We all know the story of Noah and the ark: grace comes in the midst of a flood. The grace is actually carefully planned before the first raindrop falls, when God talks to Noah, giving him precise instruction as to how to avoid the coming catastrophe.
The provision of grace to Noah can be broken down into recognizable acts of God.
• Noah is known. God sees Noah, recognizes Noah’s faithfulness and makes gracious provision for him. Our love for God and our lives of obedience amidst the hordes are not unnoticed by God.
• A way of escape is planned. Just as God’s command to Adam and Eve in the garden may not have made immediate sense to them, the word to Noah—build something called an ark in the middle of the desert that had never known rain, much less a flood—could not have been reasonable in any human sense to Noah; still, it was the word of the Lord, and Noah was a blameless and upright man.
• The future of all of mankind was secured. You and I would not be here now but for the gracious provision for those in the ark. Grace is found in this provision for millions of future generations through the life and work of one blameless man.
• The act of grace is secured by God’s promise. The rainbow may be explained by a physicist with a prism, but its meaning as a sign of God’s gracious covenant is clear to all who know God.
God sends arks of grace. I believe that the ark is a manifestation of the grace of God. Sinful society has so separated itself from God that it is on the road to destruction, yet God sends grace. Just as naked Adam and Eve were given clothes, just as Cain received his mark, now Noah and his family receive building instructions for an ark. Following those instructions faithfully, Noah finds himself with the only salvation available.
Floods come to us for all sorts of reasons.
• We cause them. Often, every intention of our heart is only evil all the time. We get what we deserve. Our sins find us out.
• Others cause them. Sometimes, we have been blameless, but the sins of others catch us up in the storm, bringing us disease, destruction, divorce, disappointment or disloyalty. Wars rage over issues that have nothing to do with us, yet we are caught in the crossfire.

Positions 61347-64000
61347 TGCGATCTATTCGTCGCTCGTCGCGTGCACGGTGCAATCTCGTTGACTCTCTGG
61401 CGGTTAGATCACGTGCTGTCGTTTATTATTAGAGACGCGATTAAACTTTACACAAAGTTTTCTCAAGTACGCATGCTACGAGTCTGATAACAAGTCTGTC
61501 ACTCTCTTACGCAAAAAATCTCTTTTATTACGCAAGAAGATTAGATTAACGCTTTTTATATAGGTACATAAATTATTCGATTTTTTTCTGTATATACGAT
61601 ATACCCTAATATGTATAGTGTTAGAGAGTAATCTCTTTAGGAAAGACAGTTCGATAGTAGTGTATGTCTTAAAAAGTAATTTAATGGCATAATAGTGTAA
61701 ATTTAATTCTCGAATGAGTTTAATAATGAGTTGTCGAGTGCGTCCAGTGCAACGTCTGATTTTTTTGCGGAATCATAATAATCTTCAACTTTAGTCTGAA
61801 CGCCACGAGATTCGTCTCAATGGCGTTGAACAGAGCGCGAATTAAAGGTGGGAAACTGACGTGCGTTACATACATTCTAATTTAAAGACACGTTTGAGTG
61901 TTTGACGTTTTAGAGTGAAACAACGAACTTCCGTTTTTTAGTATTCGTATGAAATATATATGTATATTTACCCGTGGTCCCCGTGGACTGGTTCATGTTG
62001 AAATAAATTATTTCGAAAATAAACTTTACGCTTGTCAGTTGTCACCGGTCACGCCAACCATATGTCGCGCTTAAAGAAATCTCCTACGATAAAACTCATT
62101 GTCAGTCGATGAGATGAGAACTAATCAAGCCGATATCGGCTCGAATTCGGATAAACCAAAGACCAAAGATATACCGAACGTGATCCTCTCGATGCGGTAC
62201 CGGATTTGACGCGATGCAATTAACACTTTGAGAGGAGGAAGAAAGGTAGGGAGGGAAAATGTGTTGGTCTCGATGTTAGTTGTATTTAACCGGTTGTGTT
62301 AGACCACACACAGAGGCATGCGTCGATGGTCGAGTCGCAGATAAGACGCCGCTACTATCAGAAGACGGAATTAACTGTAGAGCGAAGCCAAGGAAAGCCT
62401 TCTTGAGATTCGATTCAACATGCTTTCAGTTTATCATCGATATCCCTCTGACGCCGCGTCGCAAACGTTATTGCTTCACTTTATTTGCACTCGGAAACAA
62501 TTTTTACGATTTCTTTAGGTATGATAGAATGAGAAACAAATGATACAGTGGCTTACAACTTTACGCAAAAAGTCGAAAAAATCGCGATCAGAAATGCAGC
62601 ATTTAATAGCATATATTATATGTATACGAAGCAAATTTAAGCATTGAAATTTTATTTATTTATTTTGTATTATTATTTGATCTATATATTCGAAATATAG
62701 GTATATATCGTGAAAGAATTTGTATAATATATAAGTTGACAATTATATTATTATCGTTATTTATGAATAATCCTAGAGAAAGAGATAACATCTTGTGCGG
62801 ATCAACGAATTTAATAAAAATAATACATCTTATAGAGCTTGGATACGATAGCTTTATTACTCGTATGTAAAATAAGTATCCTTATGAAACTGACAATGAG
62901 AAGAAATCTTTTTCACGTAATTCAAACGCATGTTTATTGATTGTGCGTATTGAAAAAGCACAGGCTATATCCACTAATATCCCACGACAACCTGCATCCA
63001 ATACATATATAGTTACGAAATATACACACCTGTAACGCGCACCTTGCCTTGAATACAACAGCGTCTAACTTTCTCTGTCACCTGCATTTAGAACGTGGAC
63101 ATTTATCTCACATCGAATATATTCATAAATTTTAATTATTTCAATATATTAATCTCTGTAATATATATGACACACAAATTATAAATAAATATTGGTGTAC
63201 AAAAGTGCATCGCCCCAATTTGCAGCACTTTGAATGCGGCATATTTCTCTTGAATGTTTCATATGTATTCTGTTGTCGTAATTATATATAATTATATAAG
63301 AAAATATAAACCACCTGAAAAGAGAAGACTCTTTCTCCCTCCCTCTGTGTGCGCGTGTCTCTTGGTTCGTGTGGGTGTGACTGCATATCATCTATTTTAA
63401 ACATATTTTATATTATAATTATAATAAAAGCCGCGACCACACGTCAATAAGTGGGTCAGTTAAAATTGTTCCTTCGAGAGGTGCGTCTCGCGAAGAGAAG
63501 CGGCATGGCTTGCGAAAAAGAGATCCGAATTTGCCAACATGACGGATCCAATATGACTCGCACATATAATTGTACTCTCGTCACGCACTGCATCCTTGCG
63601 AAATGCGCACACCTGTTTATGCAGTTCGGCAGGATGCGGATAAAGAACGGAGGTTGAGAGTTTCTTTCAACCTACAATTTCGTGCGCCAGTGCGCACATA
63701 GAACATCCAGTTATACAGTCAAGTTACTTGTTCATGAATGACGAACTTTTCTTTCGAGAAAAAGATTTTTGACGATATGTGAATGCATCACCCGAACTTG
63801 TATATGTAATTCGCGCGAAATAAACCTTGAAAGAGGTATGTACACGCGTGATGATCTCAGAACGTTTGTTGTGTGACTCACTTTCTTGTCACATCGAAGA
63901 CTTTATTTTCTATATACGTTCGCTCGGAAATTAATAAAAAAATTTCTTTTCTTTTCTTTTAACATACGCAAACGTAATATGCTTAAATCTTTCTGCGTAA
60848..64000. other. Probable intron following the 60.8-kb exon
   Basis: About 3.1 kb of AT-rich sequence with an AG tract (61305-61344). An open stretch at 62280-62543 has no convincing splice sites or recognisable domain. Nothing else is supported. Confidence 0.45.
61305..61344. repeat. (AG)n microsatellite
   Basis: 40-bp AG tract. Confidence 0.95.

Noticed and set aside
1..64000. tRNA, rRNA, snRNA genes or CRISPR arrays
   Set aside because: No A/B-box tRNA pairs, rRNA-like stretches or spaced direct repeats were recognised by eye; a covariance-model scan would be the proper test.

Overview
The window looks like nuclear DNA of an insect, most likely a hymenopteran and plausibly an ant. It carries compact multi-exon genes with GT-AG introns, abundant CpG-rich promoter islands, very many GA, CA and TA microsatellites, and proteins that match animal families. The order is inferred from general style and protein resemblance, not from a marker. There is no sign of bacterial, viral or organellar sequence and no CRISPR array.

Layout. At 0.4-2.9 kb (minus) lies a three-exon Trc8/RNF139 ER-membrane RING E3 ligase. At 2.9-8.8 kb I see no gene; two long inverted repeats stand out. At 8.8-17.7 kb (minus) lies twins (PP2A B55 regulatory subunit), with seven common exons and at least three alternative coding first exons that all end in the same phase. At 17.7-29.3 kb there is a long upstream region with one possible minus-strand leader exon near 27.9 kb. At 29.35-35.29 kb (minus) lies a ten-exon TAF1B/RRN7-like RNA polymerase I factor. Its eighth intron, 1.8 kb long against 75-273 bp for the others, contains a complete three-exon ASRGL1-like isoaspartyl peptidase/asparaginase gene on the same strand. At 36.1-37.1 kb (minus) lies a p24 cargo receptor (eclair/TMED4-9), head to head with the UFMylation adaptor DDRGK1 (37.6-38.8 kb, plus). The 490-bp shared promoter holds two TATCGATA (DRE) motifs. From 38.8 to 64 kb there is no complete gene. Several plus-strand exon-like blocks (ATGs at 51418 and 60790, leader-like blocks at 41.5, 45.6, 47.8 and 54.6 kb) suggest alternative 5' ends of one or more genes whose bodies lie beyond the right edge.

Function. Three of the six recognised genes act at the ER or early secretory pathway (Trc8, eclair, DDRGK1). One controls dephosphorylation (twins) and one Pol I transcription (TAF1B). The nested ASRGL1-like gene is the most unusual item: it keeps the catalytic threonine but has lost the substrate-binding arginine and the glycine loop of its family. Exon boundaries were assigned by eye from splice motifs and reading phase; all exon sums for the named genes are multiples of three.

• Nature causes them. We may never understand this side of heaven why the tornado or the hurricane comes, why the cancer strikes the healthy teenager, why psychosis attacks the brilliant mind.
• God allows them. For some storms, there is no explanation for us. We can struggle with the questions of why an omniscient, omnipotent, all-loving God can allow them; whether we find an answer or not, God allows the storms.
The lesson is that arks — just like the floods — come to us in all sorts of ways.
• Sometimes, we build them. We hear a word from God, and we understand His instructions. Faithfully following, we find ourselves positioned to ride the storm out, rising above the waves.
• Others build them for us. God works through the church, through our friends, through the prayers of those whom we have never met. Through driving rains, we see the hands of rescuers that reach out to us, lifting us out of the rushing tide.
• Though we often miss them, some arks come to us naturally. The hands of the doctor, the calm of the southern wind, the mutation that fights the disease—God’s grace often is extended to us in ways that have no explanation beyond nature taking its course. It was, after all, a great rush of wind that parted the Red Sea.
• God simply intervenes. The word “miracle” has gone out of style for some, but we cannot ignore the arks that come without explanation other than the grace of God.
To be sure, grace does not come to all in the same way. Some are saved from the flood; others are protected through the flood; still others are swept away by the flood, only to receive the ultimate healing of the grace of God through eternity.
When I was writing the lyrics to my first published anthem, "He Gives More Grace," I initially had a line in it about "arks of grace." I was persuaded to change the line to "gifts of grace," because, I was told, many would not know what I was talking about otherwise. Perhaps that is true, but I find in Noah's ark as amazing example of the grace of God.